In February 1986, the State Department accused the KGB of spraying U.S. diplomats with a potentially dangerous chemical agent intended to make them easier to track, in an incident that became known as the "spy dust" scandal.

The FBI began complaining at the time that it was unable to cope with the task of monitoring the large number of possible Soviet agents in the United States. The diplomatic missions of the two countries had already been capped at 320. In addition, the FBI was tracking Soviet journalists, exchange students, Aeroflot employees, and others who might have been conducting espionage without diplomatic cover. A particular problem for the FBI was the large Soviet mission to the United Nations in New York.

Unprecedented Step

In early 1986, Washington took the unprecedented step of ordering the Soviet Union to reduce its UN mission by 100 diplomats over the course of two years. The first 25 would have to leave the United States by October 1. After the Soviets refused to respond to the U.S. order through the summer, Washington submitted the names of 25 mission diplomats to be expelled. Washington warned that if Moscow retaliated by expelling U.S. diplomats, the U.S. reaction would be "severe."

Ronald Reagan (left) and Mikhail Gorbachev in the mid-1980s.
Ronald Reagan (left) and Mikhail Gorbachev in the mid-1980s.

On August 24, 1986, the FBI arrested Gennady Zakharov, a diplomat with the Soviet UN mission as he was receiving information from a U.S. double agent. Six days later, the Soviets arrested U.S. journalist Nicholas Daniloff, also for allegedly receiving classified documents. After an intense flurry of diplomatic activity, Zakharov and Daniloff were allowed to return to their respective countries in late September.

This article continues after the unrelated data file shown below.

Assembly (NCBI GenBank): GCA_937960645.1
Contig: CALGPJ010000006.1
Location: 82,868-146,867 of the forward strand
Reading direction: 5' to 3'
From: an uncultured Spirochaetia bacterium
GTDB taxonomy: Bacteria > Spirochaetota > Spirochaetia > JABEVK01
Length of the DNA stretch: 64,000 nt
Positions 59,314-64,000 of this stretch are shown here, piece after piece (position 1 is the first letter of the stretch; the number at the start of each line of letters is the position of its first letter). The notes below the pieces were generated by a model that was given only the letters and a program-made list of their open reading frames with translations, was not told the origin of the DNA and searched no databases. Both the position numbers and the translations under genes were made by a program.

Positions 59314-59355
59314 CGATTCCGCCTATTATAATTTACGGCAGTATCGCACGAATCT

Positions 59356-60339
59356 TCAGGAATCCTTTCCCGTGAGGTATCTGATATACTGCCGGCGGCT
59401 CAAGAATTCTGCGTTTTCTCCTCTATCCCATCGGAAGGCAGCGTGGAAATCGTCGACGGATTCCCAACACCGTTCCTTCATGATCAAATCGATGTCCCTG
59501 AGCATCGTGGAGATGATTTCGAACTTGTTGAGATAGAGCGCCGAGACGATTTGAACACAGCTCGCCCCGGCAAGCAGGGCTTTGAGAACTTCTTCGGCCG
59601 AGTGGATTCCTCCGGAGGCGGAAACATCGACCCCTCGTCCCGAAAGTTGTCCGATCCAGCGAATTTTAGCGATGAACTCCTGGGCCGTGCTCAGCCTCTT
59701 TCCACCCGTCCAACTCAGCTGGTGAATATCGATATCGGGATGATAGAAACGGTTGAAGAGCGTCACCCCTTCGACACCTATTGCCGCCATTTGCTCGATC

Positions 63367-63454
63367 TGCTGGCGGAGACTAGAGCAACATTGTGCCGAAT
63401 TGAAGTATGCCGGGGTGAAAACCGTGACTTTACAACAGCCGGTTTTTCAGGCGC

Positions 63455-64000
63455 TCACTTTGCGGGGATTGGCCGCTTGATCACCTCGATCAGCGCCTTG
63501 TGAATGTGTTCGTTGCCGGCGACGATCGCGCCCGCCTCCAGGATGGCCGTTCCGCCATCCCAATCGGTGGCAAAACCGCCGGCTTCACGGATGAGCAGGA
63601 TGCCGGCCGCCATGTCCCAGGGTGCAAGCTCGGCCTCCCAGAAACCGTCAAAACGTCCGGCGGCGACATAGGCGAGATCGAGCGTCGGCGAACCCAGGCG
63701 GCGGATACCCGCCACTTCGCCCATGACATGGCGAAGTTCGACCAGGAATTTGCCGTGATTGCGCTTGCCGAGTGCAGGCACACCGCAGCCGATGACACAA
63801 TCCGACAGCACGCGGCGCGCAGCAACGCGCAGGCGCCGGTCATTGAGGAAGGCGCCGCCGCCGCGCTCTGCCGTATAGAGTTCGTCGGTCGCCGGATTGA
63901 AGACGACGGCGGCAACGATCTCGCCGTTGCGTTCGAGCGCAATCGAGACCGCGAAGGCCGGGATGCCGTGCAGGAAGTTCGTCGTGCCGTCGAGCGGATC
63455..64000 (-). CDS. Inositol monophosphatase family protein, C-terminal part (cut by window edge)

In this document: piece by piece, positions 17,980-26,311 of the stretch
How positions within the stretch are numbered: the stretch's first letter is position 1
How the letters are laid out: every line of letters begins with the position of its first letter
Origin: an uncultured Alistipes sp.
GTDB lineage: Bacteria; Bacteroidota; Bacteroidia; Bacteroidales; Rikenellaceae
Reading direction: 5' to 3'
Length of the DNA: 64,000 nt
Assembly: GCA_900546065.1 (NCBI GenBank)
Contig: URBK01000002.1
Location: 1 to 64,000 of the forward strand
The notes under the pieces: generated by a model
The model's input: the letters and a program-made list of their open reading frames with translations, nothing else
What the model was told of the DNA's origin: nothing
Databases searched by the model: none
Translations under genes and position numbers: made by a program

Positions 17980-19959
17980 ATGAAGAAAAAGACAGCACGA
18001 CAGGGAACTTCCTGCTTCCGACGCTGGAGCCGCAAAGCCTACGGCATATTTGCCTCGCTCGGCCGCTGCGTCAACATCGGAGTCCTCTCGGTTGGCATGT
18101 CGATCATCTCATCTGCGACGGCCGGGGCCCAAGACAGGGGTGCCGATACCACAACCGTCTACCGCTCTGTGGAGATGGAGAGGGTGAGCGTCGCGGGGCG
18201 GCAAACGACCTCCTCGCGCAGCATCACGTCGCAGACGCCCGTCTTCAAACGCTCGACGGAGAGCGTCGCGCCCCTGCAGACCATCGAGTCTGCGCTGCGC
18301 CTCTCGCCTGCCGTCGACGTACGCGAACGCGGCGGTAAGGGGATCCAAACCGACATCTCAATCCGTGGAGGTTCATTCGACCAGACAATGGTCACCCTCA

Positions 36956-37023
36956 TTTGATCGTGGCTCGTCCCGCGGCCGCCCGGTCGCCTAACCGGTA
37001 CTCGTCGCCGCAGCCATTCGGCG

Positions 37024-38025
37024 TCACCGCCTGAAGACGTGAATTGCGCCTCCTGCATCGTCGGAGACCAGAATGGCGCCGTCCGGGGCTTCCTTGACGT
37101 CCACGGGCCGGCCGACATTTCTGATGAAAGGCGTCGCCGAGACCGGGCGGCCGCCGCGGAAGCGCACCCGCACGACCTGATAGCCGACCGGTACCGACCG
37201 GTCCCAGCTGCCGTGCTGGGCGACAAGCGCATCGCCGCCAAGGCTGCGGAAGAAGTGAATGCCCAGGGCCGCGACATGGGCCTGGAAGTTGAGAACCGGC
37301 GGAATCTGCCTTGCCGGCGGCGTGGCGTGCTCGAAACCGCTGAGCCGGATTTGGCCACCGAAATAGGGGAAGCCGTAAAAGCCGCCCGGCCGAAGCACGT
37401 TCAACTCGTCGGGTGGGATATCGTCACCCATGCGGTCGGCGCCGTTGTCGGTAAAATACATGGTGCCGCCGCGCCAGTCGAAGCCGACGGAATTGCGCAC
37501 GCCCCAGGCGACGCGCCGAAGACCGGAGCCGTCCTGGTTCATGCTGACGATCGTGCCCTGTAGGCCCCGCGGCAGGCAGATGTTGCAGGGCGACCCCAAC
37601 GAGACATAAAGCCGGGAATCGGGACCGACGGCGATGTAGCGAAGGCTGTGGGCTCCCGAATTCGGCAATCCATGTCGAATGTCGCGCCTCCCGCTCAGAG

In the midst of the Zakharov-Daniloff scandal, Reagan and Gorbachev held another summit, in Reykjavik, Iceland, on October 11-12.

'Not The American Way'

In early October, the Soviets retaliated to the U.S. expulsions by themselves expelling five U.S. diplomats. True to its word, one week later, Washington announced a reduced "ceiling" on the number of Soviet diplomats in the United States -- 225 in Washington and 26 at the Soviet Consulate in San Francisco, for a total of 251. Washington also expelled five Soviet diplomats.

The State Department did not anticipate that the reduced ceiling would become a problem for Washington. The Soviets traditionally brought their own support staff to their diplomatic missions, which had been counted under the previous ceiling of 320. The United States, however, hired local support staff for its embassy in Moscow and its consulate in Leningrad (now, St. Petersburg), so its official diplomatic mission was well below the new ceiling.

That's when the Soviets surprised Washington by banning the hiring of local staff, effective immediately, in addition to imposing the same 225/26 restrictions and expelling five additional diplomats. Despite the fact that the Soviets had expelled five more diplomats than the United States had, Washington decided to end the standoff. For their part, the Soviets quietly met the next three deadlines for reducing their UN mission.

But for a few months in the severe winter of 1986-87, U.S. diplomats in the Soviet Union bit the bullet and carried on without support.

"We didn't conquer a continent by giving up," embassy spokesman Jaroslav Verner was quoted as saying at the time by the Washington Post. "It is not the American way."

  • 16x9 Image

    Robert Coalson

    Robert Coalson covers Russia, the Balkans, and Eastern Europe. Send story tips to coalsonr@rferl.org

XS
SM
MD
LG